Rice's first gambit: fix frayed ties to Europe
US Secretary of State Condoleezza Rice called on European nations Tuesday to throw their weight behind President Bush's campaign to spread freedom worldwide, and urged them to put past transatlantic arguments behind them.
"It is time to turn away from the disagreements of the past," she said. "It is time to open a new chapter in our relationship and a new chapter in our alliance."
Addressing an audience of French students and foreign-policy specialists, Ms. Rice offered Europe an olive branch of dialogue after three years of troubled relations, dogged by disagreements over Iraq.
She had made Europe her first destination "so we can talk together about how America and Europe can use the power of our partnership to advance our ideals worldwide."
The speech crowned a week-long fence-mending trip to the Middle East and Europe that has won Colin Powell's successor plaudits for making that effort.
"You don't turn the page just like that," says former French President Valéry Giscard d'Estaing, who attended the speech. "But we are going in the right direction."
Other observers were disappointed. "It was a conciliatory speech and the tone was very good," says Guillaume Parmentier, head of the French Center on the United States, a think tank in Paris. But "it was not very strong on perspective and imagination beyond the need to spread freedom."
Rice acknowledged that "we have not always seen eye to eye." But she stressed that Washington and Europe do agree on what the threats to international stability are: terrorism, weapons of mass destruction, and failed states.
The Secretary of State emphasized the Israeli-Palestinian conflict as one area where Europe and the US could work together. Palestinian leader Mahmoud Abbas announced a cease-fire hours before Rice spoke in Paris. "We must all be committed to seize this chance," Rice said.
She also asked Europe to help Iraqis rebuild and develop democracy in their country to show "solidarity and generosity" in their relations with Baghdad.
In a nod to European critics who see a US propensity to use force over diplomacy, Rice stressed that freedom "must be chosen. It cannot be given, and it certainly cannot be imposed."
But she insisted that "we on the right side of freedom's divide have an obligation to help those unlucky enough to have been born on the wrong side of that divide."
Several years of bruising differences between Washington and Europe, most notably over the Iraq war, have left the transatlantic relationship strained. European leaders took heart, however, from Rice's explanation at her Senate confirmation hearings that she was visiting Europe "to unite this important alliance behind the kind of great goals that we have."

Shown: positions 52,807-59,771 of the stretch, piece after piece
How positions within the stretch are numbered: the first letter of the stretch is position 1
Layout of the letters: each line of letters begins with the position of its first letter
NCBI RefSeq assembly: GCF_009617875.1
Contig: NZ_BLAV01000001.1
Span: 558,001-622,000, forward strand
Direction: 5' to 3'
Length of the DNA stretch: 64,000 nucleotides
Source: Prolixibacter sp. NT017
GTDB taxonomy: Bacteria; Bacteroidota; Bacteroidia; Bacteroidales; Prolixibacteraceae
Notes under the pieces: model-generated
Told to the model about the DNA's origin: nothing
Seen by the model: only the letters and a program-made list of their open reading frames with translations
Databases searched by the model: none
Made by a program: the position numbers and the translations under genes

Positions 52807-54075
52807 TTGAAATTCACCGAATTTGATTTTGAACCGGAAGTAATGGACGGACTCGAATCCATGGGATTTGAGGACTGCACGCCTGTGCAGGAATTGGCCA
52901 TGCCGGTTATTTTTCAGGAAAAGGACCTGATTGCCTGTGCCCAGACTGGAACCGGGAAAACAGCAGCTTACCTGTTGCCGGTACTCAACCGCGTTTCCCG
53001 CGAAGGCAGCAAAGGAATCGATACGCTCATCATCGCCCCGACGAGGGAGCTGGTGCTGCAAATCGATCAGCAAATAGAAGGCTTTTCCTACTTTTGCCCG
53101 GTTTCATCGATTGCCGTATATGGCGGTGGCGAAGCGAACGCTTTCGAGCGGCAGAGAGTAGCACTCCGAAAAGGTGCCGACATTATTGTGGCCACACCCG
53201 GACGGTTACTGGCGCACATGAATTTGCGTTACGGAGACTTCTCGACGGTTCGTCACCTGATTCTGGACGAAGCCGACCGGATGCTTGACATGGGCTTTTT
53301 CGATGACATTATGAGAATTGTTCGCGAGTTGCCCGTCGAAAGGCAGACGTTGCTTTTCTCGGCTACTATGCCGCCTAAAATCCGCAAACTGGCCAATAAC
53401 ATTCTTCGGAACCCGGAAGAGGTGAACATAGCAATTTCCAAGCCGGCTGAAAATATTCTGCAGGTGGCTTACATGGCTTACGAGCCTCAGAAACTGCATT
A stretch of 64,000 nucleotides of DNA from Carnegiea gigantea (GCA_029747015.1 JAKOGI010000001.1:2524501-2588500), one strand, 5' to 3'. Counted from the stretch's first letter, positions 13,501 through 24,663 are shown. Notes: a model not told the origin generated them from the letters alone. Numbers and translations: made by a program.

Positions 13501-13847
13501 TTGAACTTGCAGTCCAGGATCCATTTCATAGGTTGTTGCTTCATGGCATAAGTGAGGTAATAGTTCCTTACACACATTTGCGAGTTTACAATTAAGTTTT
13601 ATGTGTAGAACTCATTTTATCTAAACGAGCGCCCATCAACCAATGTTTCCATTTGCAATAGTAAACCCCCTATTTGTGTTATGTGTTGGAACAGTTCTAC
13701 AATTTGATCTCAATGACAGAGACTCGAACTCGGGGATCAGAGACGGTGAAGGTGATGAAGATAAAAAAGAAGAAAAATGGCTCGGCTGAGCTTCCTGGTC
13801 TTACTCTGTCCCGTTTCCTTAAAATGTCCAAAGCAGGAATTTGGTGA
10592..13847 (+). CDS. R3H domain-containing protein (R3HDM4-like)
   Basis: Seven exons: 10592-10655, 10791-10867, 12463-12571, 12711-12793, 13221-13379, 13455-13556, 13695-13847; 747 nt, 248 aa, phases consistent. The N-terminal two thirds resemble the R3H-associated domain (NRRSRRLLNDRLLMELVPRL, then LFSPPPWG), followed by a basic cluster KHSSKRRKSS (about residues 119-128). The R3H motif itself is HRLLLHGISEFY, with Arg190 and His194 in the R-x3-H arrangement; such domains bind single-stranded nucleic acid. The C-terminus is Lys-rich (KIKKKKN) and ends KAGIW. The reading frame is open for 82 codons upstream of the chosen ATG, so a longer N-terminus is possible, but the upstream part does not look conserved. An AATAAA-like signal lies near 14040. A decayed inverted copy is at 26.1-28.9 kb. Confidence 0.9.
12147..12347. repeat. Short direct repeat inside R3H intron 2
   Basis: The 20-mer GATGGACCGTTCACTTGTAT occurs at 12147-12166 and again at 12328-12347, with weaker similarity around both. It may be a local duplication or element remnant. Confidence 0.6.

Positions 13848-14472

Her comments during the trip stressing the importance of America's European allies have also fed hopes that the Bush administration may now be readier to listen to its friends.
"There is a very real change in atmospherics," says François Heisbourg, head of the Foundation for Strategic Research, a think tank in Paris. "But that doesn't mean that we have a common project.
"There is general agreement that there is little to be gained by trading brickbats, so there is a reconciliation between Europe and the United States by default," he adds.
British Prime Minister Tony Blair, Washington's firmest European ally, voiced such hopes clearly at the World Economic Forum last month. "If America wants the rest of the world to be part of the agenda it has set, it must be part of their agenda too," he warned.
High on that agenda, Mr. Blair said, is global warming. But the US has shown no sign of softening its opposition to the Kyoto Protocol, which aims to limit greenhouse gases. Blair has championed the treaty, which takes effect next week.
"It is not at all clear that the Bush administration is willing to change any policies to accommodate the Europeans," says Hurst Hannum, professor of international law at the Fletcher School of Law and Diplomacy in Medford, Mass.
The two sides' policies on Iran, for example, which both European and US leaders fear is trying to develop nuclear weapons, remain far apart.
Although US officials say they support the European Union's policy of negotiating incentives with Tehran to dissuade the theocratic government from enriching uranium, Washington has steadfastly stayed out of the talks.
European diplomats say privately that even if they succeed in persuading the Iranians to abandon their uranium-enrichment program, no deal would mean anything without US participation.
The EU's plans to abandon a 15-year-old arms embargo against China - expected to be lifted later this year - is another point of contention. Nor can Washington expect any help in Iraq, though Germany and France have offered to train Iraqi policemen outside the country.
One point of common ground, suggests Mr. Heisbourg, could be the Israeli-Palestinian conflict. Rice announced Monday that both Israeli Premier Ariel Sharon and Mr. Abbas would visit Washington this spring.
Another area of agreement could be defusing India's dispute with Pakistan over Kashmir, says Professor Hannum. But different perspectives could make deep cooperation difficult.
"I don't see things getting any worse [in the transatlantic relationship] over the next few years," Hannum predicts. "But I'm not at all certain they'll get any better."